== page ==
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  •  Need To End Francis Collins' Factory Science Era (1+ / 0-)
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    Andrew F Cockburn

    All the money spent on the human genome project and HapMaps could have been spent of laboratory research that would have been much more productive.  The return from those big centralized projects was astonishingly meager.  

    Men are so necessarily mad, that not to be mad would amount to another form of madness. -Pascal

    by bernardpliers on Thu Nov 21, 2013 at 08:13:37 PM PST

    •  Boy are you wrong about that. (0+ / 0-)

      Sequencing the genome was incredibly important. The first times are the hardest and the most expensive but that must come first. You can't develop cheap quick ways to sequence until you do the hard first work. Now we can sequence a person genome for a thousand dollars more of less.

      It is leading the way for personalized medicine if nothing else.

      I'm asking you to believe. Not in my ability to bring about real change in Washington ... *I'm asking you to believe in yours.* Barack Obama

      by samddobermann on Sat Nov 23, 2013 at 04:52:59 AM PST

      [ Parent ]

      •  Human Genome Project Did Enourmous Damage (0+ / 0-)

        If those resources had been made available to individual researchers, we probably would have made much more progress.

        The Human Genome Project found a surprisingly low number of genes.  In fact, they only discovered about a thousand genes that had not already been discovered by individual labs, not the thirty to eighty thousand new genes that were predicted.

        HapMap version one was a bust, so they had to do HapMap two.  This also was such a bust that when Collins wrote the Science paper wrapping up the project his only two coauthors were people that worked for him.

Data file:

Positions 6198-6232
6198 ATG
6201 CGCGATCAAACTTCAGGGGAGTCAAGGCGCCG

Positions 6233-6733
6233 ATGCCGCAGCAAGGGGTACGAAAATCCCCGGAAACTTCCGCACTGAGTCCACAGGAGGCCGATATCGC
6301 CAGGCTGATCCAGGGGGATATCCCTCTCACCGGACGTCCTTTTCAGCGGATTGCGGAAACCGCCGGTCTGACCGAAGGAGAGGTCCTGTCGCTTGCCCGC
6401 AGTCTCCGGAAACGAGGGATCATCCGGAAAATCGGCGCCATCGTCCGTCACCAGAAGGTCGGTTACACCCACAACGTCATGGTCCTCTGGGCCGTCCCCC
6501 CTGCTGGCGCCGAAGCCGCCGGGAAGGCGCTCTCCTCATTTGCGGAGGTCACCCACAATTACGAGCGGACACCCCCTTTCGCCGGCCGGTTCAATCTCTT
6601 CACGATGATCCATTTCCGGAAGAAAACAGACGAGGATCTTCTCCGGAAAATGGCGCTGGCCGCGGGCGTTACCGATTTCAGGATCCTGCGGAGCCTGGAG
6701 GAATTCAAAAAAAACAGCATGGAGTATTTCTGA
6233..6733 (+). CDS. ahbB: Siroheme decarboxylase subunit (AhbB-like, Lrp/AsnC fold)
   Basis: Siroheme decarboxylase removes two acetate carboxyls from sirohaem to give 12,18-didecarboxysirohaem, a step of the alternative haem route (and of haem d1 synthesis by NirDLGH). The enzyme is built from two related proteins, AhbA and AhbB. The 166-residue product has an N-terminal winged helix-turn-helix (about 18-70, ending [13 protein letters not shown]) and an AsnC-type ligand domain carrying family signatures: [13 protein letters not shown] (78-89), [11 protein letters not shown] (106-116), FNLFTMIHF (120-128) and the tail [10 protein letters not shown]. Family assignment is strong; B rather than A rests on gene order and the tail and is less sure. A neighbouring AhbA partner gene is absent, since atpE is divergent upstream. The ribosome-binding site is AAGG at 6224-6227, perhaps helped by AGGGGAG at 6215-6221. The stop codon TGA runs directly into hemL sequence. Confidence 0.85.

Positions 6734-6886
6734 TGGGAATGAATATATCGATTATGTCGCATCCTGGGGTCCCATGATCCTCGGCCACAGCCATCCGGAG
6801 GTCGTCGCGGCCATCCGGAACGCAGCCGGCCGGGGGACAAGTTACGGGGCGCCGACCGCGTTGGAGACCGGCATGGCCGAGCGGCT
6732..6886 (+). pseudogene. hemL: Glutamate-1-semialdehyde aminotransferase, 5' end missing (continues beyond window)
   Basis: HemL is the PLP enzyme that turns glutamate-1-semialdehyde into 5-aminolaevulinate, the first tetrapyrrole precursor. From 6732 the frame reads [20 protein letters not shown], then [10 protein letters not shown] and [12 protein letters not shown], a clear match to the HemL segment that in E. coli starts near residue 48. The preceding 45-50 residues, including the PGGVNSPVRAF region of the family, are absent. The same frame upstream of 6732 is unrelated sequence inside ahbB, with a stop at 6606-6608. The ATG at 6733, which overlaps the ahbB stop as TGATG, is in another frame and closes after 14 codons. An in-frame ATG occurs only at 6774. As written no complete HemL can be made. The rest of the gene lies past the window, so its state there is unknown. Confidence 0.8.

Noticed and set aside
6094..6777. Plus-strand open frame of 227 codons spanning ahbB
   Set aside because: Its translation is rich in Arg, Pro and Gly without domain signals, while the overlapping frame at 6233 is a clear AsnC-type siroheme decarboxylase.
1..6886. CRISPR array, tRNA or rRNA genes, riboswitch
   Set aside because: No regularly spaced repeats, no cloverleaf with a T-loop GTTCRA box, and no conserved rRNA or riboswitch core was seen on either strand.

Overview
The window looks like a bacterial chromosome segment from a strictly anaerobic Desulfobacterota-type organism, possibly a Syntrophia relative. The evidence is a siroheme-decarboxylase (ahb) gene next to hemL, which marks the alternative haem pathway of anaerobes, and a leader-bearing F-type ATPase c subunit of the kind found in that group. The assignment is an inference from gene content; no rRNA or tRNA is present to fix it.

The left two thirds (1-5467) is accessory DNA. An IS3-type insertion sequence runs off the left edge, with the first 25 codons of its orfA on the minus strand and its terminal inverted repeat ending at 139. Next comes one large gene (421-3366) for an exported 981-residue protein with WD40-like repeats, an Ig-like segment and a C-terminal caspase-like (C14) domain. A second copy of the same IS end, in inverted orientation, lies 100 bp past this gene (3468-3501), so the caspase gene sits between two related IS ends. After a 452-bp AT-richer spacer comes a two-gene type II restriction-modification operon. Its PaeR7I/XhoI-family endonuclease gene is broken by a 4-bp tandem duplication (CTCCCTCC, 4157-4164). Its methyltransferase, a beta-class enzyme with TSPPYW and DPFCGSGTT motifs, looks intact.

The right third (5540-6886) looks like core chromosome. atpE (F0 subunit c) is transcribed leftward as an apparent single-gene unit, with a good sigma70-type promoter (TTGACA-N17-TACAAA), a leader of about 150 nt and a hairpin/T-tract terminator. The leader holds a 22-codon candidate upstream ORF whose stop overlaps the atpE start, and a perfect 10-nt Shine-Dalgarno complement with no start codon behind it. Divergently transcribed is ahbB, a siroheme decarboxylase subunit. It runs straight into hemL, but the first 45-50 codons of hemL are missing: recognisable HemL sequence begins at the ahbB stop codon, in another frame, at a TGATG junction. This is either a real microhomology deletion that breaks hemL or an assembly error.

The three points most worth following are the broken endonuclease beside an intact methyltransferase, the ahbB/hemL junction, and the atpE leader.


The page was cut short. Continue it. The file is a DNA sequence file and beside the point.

The idea that there was some statistical voodoo in the  HapMap that would make trio and pedigree analysis  obsolete turned out to be total bullshit. For that you should read "An utter refutation of the fundamental theorem of the HapMap" by Terwilliger and Hiekkalinna.
        http://www.ncbi.nlm.nih.gov/...
        Terwilliger and Hiekkalinna refute the statistical assumptions behind the hHapMap, which most scientists did not believe anyway.

        Behind the HapMap was an anti-intellectual bias against the people doing traditional genetics.  They were told "You just don't understand this stuff, because you aren't a code monkey. Any statistician will tell you this is child play."  Of course, these were the same people who only a couple years earlier had been claiming they had statistical methods that could spot a 10% difference in using only two microarrays, which was also bullshit.  But really, it was all about siphoning off of research money into factory style facilities with instrumentation from one manufacturer.

        In Collins HapMap Two wrap-up paper, he states in the intro that he will refute Terwilliger and Hiekkalinna, and then he does not mention them in the rest of the paper.

        Anyway, even before the HapMap launched, the cytogeneticists were saying that individual's had wide variation in the size of their chromosomes, so that was another widely known hole in the theory big enough to drive a truck through, but that made no impression on people driven by their contempt for empirical data.

        Lastly, let's not forget that the drug companies were all over the idea of an automated discovery process that relied on a few junior programmers and no scientific subject matter experts.  By 2005, the transformational benefits of genomics had failed to arrive and the drug companies  were floundering.  With empty drug development pipelines, they announced they were going to focus on cosmetics and sport drinks.

        Men are so necessarily mad, that not to be mad would amount to another form of madness. -Pascal

        by bernardpliers on Sat Nov 23, 2013 at 06:38:12 AM PST

        [ Parent ]

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